Cold modified bitumen patch is a short-term fix for seams that are lying flat. The patch can be applied with a trowel, fully covering the loose seam several inches on either side. Expect the repair to keep out water for up to a year.
The long-term repair, and one required if the seam is cupping, is a hot patch. A mod bit sheet patch is heated with a torch to soften it and make it sticky for superior adhesion. This is a pro job, not a DIY flat roof repair for most homeowners.
$40-$55 per gallon of patch. Hiring a pro for hot-patch repair costs $300-$600 based on the size of the repair. Once multiple seams begin coming apart, money spent on repairs is wasted. The roof needs replacing.
Flat roof repairs to these materials using a patch are affordable. The process is similar for all three and for Hypalon/CSPE roofing too.
The first step is to clean the roof with a universal cleaner like EternaClean or one recommended by the manufacturer of your roof. Once clean and dry, the roof is gently scored with a dish scrubber to create a rough surface for better adhesion of the patch. EPDM and TPO roof repair areas should be primed with a product like Weatherbond multi-purpose primer formulated for those materials.
The final step in TPO and PVC roof repairs is to apply a sealing tape like Eternabond RoofSeal. Rubber roof repair (EPDM) is better completed with a peel-and-stick patch made from EPDM.
DIY flat roof leak repair cost for these materials range from $60 to $90 for cleaner, primer if needed and the patch material. Pro flat roof repair averages $275 to $750 per location for these materials. EPDM is the least expensive followed by TPO and PVC.
Some leak locations are obvious – find the pooling water, badly cupped seam or tree branch poking a hole in the roof.
However, small leaks that are not in a low spot like those that result from material degradation are hard to find.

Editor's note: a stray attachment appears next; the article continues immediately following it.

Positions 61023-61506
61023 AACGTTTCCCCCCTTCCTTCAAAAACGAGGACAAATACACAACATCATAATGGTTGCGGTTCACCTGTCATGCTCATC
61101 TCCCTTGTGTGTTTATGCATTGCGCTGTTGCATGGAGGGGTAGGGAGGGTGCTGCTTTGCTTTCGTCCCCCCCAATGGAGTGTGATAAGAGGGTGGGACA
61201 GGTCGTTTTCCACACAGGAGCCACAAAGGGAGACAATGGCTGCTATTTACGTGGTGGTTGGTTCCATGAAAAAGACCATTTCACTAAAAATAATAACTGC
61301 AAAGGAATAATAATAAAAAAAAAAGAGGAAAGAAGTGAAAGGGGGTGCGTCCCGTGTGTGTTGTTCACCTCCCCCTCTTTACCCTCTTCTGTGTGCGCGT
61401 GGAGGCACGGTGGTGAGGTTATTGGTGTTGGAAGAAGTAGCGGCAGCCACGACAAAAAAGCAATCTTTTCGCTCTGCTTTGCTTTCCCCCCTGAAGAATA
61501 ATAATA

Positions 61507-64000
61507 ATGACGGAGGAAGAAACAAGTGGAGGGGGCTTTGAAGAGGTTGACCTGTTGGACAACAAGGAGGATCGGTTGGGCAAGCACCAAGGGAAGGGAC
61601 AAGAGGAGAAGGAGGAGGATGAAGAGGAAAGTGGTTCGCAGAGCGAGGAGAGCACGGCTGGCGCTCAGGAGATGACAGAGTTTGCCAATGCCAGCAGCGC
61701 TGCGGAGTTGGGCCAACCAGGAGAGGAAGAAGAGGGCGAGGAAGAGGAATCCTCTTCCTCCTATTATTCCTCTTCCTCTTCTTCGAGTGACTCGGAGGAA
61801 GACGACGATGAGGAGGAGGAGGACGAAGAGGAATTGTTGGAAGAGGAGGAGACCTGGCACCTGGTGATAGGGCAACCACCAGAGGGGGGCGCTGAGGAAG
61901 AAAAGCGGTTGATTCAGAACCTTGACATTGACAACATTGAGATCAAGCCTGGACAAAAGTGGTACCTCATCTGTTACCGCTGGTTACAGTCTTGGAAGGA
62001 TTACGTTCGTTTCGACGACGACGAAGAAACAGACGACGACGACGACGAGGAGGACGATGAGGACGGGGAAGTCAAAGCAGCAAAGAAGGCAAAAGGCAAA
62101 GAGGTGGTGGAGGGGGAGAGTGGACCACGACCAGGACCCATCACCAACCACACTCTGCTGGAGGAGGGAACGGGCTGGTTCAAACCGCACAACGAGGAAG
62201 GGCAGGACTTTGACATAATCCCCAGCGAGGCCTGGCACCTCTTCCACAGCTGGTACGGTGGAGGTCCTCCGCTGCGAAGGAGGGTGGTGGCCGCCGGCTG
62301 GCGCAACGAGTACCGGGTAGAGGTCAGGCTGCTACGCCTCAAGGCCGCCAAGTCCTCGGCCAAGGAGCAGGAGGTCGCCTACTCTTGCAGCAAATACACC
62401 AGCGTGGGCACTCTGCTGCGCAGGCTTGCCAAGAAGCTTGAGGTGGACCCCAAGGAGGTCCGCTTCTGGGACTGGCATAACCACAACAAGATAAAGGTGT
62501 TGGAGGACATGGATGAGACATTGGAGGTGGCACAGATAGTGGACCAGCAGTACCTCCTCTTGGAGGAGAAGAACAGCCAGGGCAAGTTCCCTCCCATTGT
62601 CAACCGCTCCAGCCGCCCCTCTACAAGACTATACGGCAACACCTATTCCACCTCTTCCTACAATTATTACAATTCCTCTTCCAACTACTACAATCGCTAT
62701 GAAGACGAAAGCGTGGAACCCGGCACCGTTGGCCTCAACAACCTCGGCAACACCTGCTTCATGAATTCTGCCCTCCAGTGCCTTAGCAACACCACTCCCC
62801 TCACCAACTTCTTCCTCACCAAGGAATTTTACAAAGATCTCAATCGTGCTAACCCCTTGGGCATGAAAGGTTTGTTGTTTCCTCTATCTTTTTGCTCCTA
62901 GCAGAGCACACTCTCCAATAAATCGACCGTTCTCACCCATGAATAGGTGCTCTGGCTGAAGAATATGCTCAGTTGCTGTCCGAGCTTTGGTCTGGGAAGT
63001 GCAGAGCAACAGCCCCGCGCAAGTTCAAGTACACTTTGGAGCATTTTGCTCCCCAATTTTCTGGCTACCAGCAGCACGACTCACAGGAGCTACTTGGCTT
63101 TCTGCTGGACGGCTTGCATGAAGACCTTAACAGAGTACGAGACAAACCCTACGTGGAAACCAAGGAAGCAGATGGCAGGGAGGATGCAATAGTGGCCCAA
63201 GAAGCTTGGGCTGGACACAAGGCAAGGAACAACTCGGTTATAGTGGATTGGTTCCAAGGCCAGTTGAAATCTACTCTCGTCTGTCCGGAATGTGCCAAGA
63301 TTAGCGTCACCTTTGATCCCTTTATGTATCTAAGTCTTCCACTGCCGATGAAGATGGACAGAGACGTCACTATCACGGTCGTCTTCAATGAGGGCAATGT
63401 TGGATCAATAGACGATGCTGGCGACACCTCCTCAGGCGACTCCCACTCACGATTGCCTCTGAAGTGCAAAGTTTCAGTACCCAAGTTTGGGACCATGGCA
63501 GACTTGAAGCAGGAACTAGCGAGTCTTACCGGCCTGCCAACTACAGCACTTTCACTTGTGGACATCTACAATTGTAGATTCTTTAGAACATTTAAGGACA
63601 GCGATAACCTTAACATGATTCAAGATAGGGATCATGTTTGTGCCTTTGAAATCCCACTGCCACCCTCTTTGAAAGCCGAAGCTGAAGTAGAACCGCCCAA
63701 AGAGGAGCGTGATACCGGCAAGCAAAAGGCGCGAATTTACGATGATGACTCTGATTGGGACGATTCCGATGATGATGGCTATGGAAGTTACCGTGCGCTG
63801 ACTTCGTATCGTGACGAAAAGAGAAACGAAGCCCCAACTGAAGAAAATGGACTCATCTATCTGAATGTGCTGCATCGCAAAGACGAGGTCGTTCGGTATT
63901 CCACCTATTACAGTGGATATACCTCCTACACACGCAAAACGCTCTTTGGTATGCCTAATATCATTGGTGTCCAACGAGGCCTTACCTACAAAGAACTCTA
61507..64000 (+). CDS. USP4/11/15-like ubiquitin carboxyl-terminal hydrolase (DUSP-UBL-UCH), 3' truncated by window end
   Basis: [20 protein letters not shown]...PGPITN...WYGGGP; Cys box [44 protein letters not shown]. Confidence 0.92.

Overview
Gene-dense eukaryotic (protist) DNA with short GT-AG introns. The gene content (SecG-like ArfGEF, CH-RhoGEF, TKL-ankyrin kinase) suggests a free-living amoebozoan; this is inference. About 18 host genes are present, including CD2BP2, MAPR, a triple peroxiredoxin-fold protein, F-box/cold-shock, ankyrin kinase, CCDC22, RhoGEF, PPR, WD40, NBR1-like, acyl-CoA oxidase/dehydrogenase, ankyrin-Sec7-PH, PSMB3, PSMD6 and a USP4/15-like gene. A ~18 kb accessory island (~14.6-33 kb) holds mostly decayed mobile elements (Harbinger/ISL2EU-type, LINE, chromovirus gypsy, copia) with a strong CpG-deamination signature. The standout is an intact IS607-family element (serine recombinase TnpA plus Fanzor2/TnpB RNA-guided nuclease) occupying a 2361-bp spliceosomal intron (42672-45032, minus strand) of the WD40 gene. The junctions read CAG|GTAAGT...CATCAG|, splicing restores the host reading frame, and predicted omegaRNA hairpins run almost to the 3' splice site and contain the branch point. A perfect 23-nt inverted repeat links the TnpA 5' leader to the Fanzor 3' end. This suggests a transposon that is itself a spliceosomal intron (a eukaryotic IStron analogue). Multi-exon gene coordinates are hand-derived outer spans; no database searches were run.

Remember that even flat roofs have slope – a minimum of ¼” per foot, so water will run downhill. To find the leak, begin searching at the approximate spot where the roof leak is appearing on the ceiling below. If it’s not found, then search your way up the slope and side to side at least five feet.
If you can’t find it, check nearby flashing. Flashing is the material used to create a water-tight seal where the roof meets any curb, wall, vent stack, skylight or other protrusion. The flashing might be metal or made from the same material the roof is constructed with.
If flashing is damaged, blistered or has pulled away, that could be your problem. It needs to be repaired regardless. Flashing repairs cost 33% to 100% more than roof repair cost because they are time consuming.
Here’s a tip that might save you hassle and money: Call a pro for flashing issues. Flashing is one of the most important safeguards against leaking. Repairs must be properly made or its likely the problem will grow worse from the attempt.
Of course, depending on the severity of the damage, repair might be out of the question. In which case you will need to consider flat roof replacement.